Synagogues are mentioned as existing in Old Testament times, Ps. 74:4, 8.  The Heb. here is mo'ed, and in v. 8 it is rendered "synagogues" in the A.V. and R.V. (margin, "places of assembly").  AQUILA also, a reviser of the Septuagint (about A.D. 130), renders it sunagoge.

Synagogues were in use from the earliest times, and Dr. John Lightfoot (Works, vol. v., p. 112) identifies them with "the high places" so often mentioned in Scripture in a commendable sense, as 1Sam. 9:19;  10:5.  1Kings 3:4, &c."  These are to be distinguished from the 'high places' connected with idolatry and false worship (as 1Kings 11:7 and 12:31.  Jer. 7:31 and 19:5, &c.).  How else could the "holy convocations" be held in accordance with Lev. 23:3, 4, &c.?

On the return from the captivity, laws were made to regulate their erection, constitution, and use.  The days of assembly were three :  the Sabbath, the second day of the week (our Sunday sunset to Monday sunset), and the fifth day (our Wednesday sunset, &c.).  The expression in Acts 13:42, which in the Greek = the Sabbath between, may therefore refer to one of these intervening days.

The officers of the Synagogue were : -

  1. The Archisunagogos = the ruler of the Synagogue, having charge of its affairs, regulating the service, &c.

  2. The Sheliach (or mal'ak) hazzibbor = the angel of the ekklesia, who was the constant minister of the Synagogue, to pray, preach, have charge of the law and appoint its readers.  Hence he was called episkopos, or overseer.  See notes on 1Cor. 11:10.  Rev. 1:20.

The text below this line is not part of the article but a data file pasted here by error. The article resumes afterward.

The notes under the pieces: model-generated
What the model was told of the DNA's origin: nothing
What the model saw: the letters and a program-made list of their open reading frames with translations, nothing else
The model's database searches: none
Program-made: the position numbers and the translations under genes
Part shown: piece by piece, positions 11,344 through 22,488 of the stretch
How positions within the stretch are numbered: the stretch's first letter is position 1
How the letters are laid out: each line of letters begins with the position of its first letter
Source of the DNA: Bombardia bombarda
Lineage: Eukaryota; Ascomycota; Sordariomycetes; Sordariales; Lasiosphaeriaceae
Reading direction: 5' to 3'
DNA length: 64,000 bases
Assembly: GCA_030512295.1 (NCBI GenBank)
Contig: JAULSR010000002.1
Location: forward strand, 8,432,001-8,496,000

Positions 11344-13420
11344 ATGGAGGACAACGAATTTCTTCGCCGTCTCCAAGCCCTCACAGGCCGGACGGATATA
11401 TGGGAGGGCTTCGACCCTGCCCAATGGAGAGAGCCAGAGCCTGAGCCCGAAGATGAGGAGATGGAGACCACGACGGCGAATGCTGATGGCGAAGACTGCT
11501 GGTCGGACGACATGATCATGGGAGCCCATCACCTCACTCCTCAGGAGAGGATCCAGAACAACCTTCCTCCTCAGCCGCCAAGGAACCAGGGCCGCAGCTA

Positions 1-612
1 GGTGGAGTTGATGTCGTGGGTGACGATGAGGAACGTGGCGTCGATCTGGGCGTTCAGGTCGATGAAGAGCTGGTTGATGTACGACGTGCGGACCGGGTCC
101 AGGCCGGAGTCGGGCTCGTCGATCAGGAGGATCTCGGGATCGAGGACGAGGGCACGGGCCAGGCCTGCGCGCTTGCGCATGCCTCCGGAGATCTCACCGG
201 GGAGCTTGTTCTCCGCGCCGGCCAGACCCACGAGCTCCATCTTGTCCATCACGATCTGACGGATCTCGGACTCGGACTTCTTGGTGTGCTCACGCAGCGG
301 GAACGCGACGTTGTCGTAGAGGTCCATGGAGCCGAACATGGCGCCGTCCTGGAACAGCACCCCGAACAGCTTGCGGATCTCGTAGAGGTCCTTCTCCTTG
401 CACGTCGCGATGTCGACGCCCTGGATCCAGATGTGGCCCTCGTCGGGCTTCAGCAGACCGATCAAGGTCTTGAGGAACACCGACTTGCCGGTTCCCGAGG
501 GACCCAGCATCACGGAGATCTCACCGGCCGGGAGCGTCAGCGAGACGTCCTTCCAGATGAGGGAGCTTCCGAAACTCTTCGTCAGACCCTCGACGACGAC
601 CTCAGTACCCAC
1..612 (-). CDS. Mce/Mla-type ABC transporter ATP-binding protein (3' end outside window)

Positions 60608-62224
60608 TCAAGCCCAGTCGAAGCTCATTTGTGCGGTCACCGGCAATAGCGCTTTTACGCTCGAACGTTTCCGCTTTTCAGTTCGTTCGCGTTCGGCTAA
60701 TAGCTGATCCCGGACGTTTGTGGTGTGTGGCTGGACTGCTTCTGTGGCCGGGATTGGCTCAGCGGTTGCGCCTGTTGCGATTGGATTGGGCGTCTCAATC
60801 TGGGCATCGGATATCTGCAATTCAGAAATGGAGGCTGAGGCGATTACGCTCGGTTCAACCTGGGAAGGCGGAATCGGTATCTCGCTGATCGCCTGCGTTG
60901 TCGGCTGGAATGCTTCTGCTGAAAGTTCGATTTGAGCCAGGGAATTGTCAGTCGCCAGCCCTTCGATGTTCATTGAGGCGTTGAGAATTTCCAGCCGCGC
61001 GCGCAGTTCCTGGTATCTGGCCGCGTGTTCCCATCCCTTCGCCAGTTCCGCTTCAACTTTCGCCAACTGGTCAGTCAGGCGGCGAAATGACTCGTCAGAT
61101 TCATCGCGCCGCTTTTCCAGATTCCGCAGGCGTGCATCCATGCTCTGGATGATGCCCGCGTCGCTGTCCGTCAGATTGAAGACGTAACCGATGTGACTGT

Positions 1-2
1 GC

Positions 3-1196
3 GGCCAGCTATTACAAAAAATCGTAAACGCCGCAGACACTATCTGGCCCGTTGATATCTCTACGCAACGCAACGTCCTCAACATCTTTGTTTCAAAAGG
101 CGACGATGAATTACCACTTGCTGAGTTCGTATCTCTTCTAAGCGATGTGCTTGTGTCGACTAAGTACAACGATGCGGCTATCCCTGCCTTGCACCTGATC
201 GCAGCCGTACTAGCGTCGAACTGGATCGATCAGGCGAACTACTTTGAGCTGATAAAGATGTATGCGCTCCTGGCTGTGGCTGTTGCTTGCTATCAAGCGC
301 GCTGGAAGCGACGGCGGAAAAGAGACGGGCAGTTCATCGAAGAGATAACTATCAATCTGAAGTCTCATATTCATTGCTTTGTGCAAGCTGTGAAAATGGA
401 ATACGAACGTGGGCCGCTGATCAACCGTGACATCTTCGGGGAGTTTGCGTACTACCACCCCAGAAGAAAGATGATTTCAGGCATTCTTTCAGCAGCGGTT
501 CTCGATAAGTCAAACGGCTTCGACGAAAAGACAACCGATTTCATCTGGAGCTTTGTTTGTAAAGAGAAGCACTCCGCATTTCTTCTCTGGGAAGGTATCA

1. The word PHARISEE is the Hebrew for one who was separated by special beliefs and practices, which were very strict as to tithing and eating, &c. (see Matt. 23:23.  Luke 18:12).  It was for this reason that the Lord was upbraided by the Pharisees (Matt. 9:9-11; 11:19.  Mark 2:16.  Luke 5:30; 7:34).  Doctrinally, they held that the oral law was necessary to complete and explain the written law; hence, the strong denunciations of the Lord.  Moreover, they held the natural immortality of man; and, JOSEPHUS says the transmigration of souls.

    [The ESSENES cultivated an intensified form of Pharisaism.]

  2. The word SADDUCEE is the Greek form of the Heb. zaddukim, which is derived form one Zadok, said to be the founder of the sect, who was a disciple of ANTIGONUS of SOCOH (200-170 B.C.).  They were the aristocratic and conservative party politically; and, doctrinally (generally speaking) they negatived the teaching of the Pharisees, even denying the doctrine of the resurrection.

    Neither of these sects had any existence, as such, till the return from Babylon.

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